Rep. Paul Ryan (R-WI) got the lion's share of attention Wednesday night at the Republican National Convention as he formally accepted his nomination to be Mitt Romney's vice presidential candidate.
Ryan's speech focused on the Republican ticket being the change the country needs, and he urged voters to make a “clean break” from President Barack Obama, who Ryan said has run out of ways to help America.
“They've run out of ideas. Their moment came and went. Fear and division is all they've got left,” Ryan said.
He also defended his plan to overhaul the Medicare program.
The GOP is also working to promote an image of racial inclusiveness, although the vast majority of those on the convention floor are white. For example, former Secretary of State Condoleezza Rice took the stage on Wednesday. She followed Rep. Artur Davis (R-AL) and Mayor Mia Love of Saratoga Springs, UT. Both Davis and Love are black.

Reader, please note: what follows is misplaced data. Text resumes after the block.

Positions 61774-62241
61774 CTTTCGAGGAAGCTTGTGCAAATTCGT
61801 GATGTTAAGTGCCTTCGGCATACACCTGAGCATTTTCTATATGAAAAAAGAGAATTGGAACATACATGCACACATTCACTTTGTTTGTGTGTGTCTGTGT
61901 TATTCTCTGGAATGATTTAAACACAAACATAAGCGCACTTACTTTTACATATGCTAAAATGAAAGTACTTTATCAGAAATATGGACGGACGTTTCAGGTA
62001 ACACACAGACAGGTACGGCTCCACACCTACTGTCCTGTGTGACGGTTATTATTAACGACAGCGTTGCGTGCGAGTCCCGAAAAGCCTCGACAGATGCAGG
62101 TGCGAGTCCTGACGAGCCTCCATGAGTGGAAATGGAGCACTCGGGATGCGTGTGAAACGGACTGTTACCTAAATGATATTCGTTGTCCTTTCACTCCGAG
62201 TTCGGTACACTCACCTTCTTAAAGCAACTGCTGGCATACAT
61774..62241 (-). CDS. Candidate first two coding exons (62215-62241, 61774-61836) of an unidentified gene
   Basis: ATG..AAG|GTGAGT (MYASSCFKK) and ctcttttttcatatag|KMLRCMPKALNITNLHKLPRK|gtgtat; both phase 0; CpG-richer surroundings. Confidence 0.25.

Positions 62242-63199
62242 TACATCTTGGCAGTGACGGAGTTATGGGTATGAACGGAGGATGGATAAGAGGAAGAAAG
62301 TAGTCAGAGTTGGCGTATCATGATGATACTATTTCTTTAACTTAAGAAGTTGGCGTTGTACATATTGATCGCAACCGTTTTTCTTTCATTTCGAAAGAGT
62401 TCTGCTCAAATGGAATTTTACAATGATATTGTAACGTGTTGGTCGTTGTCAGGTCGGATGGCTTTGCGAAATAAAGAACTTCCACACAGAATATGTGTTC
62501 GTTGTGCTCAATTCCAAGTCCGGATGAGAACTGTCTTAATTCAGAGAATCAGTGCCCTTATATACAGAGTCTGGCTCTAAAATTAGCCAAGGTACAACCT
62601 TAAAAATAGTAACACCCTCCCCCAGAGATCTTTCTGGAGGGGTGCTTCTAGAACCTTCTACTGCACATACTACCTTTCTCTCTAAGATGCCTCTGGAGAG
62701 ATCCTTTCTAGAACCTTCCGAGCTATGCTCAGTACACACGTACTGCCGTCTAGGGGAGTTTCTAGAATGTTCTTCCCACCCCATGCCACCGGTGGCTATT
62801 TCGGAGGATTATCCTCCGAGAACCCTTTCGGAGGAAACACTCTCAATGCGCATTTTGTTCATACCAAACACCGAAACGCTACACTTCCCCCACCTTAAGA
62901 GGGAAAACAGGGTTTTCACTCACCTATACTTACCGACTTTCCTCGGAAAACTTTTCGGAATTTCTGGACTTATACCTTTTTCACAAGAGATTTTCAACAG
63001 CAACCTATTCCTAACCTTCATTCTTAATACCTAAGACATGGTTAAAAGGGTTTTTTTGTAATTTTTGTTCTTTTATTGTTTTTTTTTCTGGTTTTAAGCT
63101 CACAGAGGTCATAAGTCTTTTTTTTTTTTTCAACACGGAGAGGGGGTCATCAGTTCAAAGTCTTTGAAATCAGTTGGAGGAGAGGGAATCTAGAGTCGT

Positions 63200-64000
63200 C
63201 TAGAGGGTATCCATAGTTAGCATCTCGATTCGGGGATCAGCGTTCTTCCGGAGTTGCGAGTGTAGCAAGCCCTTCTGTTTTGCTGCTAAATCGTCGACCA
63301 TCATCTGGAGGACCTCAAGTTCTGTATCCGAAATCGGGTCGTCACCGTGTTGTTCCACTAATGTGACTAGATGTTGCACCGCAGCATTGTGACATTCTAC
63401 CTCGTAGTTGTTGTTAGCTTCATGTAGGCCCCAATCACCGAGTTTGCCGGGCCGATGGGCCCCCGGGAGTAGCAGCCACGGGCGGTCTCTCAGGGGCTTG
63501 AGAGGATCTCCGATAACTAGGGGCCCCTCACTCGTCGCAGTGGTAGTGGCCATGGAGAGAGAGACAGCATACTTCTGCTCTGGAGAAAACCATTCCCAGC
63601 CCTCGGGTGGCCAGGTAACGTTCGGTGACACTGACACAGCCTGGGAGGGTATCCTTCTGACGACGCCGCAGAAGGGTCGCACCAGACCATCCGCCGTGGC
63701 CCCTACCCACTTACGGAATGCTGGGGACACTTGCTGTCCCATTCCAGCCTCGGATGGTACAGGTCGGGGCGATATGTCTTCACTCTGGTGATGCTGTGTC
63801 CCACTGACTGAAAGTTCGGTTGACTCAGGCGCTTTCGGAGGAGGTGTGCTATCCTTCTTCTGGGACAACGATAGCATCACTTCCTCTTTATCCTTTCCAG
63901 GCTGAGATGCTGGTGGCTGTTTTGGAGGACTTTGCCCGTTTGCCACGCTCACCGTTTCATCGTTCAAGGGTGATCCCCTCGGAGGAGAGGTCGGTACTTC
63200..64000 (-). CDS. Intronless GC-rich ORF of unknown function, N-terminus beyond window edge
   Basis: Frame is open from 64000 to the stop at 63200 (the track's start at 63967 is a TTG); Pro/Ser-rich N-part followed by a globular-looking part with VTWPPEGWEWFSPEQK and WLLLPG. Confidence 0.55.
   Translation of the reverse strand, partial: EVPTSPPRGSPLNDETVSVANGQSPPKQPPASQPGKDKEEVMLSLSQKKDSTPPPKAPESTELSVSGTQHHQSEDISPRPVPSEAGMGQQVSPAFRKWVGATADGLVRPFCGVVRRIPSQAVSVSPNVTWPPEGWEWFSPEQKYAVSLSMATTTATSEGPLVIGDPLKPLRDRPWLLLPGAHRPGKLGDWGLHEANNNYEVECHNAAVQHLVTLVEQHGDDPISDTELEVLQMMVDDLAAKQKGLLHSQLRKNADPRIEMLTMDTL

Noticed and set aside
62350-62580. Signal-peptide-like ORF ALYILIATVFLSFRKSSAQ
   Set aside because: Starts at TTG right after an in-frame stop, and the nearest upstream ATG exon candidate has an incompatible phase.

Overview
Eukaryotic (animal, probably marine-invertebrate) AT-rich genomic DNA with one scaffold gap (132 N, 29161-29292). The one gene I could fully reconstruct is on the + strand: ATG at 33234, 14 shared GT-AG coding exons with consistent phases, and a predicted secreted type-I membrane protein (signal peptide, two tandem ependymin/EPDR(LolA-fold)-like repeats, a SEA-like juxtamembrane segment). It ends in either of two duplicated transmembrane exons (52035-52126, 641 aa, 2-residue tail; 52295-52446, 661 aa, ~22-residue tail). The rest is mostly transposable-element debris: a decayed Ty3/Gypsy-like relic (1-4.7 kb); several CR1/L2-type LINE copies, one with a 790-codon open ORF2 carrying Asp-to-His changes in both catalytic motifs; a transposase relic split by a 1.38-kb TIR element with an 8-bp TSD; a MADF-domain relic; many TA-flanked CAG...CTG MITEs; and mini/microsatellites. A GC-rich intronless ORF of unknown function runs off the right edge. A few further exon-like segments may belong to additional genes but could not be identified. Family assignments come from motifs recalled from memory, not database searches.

During Rice's speech, she said the US has fallen behind China in international trade and not moved far enough towards energy independence.
“We cannot be reluctant to lead, and you cannot lead from behind,” said Rice.
Comedian and author Baratunde Thurston's count of black attendees at the convention has also received significant coverage. Thurston said he'd counted 143 black delegates in attendance as of Wednesday afternoon. David Bositis, a researcher at the Joint Center for Political and Economic Studies, found that only 2% of convention delegates are black, according to The Washington Post.
Reaching black and other ethnic minority voters is imperative, Sen. Lindsey Graham (R-SC) told the Post. “We're not generating enough angry white guys to stay in business for the long term,” he said.